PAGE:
UPDATE: The bill summary linked below from the California Energy Storage Alliance actually summarizes a former version of the bill. The current bill version, linked below and here, is the best source now. The current version imposes no percentage mandate on utilities. Thanks to Ethan Elkind for pointing that out.
UCLA Law and Berkeley Law recently published an important policy paper on the future of energy storage in California, written by co-blogger Ethan Elkind. Energy storage is crucial to deployment of renewable energy technology, as Ethan’s report, and this recent report from the California Public Utilities Commission, explain.
A bill pending in the California legislature, AB 2514, authored by Nancy Skinner in partnership with our Attorney General Jerry Brown, would help move the state toward wider adoption of energy storage.
A story by Matthew Wald in yesterday’s New York Times discusses this issue in the context of wind energy:
The rapid growth of wind farms, whose output is hard to schedule reliably or even predict, has the nation’s electricity providers scrambling to develop energy storage to ensure stability and improve profits.
As the wind installations multiply, companies have found themselves dumping energy late at night, adjusting the blades so they do not catch the wind, because there is no demand for the power. And grid operators, accustomed to meeting demand by adjusting supplies, are now struggling to maintain stability as supplies fluctuate.
On the cutting edge of a potential solution is Hawaii, where state officials want 70 percent of energy needs to be met by renewable sources like the wind, sun or biomass by 2030. A major problem is that it is impossible for generators on the islands to export surpluses to neighboring companies or to import power when the wind towers are becalmed.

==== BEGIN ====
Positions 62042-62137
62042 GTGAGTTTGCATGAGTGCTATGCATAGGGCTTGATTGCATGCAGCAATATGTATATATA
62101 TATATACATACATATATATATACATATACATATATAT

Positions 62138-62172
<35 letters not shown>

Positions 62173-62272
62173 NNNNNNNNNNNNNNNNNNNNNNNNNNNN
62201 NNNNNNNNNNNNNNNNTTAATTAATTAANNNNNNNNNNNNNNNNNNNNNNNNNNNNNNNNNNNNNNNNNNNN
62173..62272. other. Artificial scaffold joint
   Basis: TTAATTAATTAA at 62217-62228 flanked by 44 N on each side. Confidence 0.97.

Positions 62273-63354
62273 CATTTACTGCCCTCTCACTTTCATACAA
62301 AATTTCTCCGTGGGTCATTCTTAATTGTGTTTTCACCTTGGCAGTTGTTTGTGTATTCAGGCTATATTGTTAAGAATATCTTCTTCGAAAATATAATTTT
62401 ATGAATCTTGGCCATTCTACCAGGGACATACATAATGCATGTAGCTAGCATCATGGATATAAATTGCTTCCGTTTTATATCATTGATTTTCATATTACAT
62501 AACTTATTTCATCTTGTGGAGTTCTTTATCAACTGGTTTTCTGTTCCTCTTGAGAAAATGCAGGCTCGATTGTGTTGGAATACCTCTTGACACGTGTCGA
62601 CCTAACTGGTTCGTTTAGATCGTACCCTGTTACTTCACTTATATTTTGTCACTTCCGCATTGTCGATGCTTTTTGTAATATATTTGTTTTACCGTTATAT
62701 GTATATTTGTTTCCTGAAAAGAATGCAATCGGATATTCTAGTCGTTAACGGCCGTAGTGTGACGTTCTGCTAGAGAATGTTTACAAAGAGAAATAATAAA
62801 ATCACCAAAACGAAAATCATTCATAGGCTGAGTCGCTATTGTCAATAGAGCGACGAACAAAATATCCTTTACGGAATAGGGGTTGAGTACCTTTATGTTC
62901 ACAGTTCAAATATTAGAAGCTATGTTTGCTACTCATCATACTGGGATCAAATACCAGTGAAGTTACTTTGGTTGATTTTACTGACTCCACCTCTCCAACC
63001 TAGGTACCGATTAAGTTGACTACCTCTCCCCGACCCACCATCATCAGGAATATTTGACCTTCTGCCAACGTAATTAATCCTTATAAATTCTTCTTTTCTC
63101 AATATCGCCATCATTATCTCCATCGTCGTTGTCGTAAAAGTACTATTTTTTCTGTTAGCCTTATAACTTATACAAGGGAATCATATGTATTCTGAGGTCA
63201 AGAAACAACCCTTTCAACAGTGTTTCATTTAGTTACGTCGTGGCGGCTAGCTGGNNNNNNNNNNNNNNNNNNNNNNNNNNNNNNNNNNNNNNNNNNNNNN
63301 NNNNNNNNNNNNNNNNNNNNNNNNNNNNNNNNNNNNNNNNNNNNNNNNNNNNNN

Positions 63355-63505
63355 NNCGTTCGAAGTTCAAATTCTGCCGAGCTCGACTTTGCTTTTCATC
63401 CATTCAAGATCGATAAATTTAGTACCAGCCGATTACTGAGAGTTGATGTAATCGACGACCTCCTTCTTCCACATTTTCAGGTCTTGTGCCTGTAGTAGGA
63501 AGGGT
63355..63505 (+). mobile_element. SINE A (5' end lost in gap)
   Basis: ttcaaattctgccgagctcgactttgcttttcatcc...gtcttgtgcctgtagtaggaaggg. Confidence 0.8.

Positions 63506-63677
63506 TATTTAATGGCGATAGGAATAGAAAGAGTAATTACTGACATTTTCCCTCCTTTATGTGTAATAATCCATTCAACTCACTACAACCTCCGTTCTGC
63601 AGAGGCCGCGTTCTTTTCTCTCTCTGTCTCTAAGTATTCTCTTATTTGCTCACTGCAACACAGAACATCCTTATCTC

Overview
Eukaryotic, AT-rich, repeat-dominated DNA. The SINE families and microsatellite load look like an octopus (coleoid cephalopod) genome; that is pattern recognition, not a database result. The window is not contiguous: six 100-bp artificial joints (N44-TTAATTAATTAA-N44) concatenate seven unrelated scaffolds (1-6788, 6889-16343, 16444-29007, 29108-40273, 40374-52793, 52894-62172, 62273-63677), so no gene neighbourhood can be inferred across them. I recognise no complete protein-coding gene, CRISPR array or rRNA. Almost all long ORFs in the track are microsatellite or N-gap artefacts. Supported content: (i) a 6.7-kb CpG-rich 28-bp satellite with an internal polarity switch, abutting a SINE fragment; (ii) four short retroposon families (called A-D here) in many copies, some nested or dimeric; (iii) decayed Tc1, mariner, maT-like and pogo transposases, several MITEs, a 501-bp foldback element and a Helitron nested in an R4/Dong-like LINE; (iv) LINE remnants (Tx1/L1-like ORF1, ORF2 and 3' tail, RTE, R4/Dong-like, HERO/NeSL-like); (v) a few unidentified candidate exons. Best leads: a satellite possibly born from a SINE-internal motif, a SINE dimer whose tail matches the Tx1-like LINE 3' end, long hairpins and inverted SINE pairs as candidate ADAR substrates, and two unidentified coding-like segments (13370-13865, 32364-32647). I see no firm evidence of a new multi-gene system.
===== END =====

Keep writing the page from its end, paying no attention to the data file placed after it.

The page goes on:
On Maui, for example, wind generating capacity over all will soon be equal to one-fourth of the island’s peak demand. But peak wind and peak demand times do not coincide, raising questions about how Hawaii can reach its 70 percent goal. For now, the best option seems to be storage batteries.
While Wald’s story highlights batteries as a significant piece of the storage puzzle, it also notes correctly that other storage technologies, such as flywheels and compressed air, have the potential to solve the challenges identified in the article.
California’s legislature is poised to approve – I hope – a bill that will greatly improve the prospects for energy storage (and thus for widespread adoption of renewable energy) in California.
A California Energy Storage Alliance fact sheet about the legislation contains a good summary of the bill and discussion of the potential benefits of energy storage. This summary notes that the bill will require
all investor‐owned and publicly owned utilities to procure new grid‐connected energy storage systems or the services of such systems with a minimum capacity of 2.25% of peak load (averaged over 5 years) by 2014 and 5% of peak load by 2020. Energy storage systems store energy for use at a later time, when electric power is most needed and most expensive, such as on hot summer afternoons. All forms of commercially ready energy storage technologies, including chemical, mechanical and thermal means of storing energy are eligible.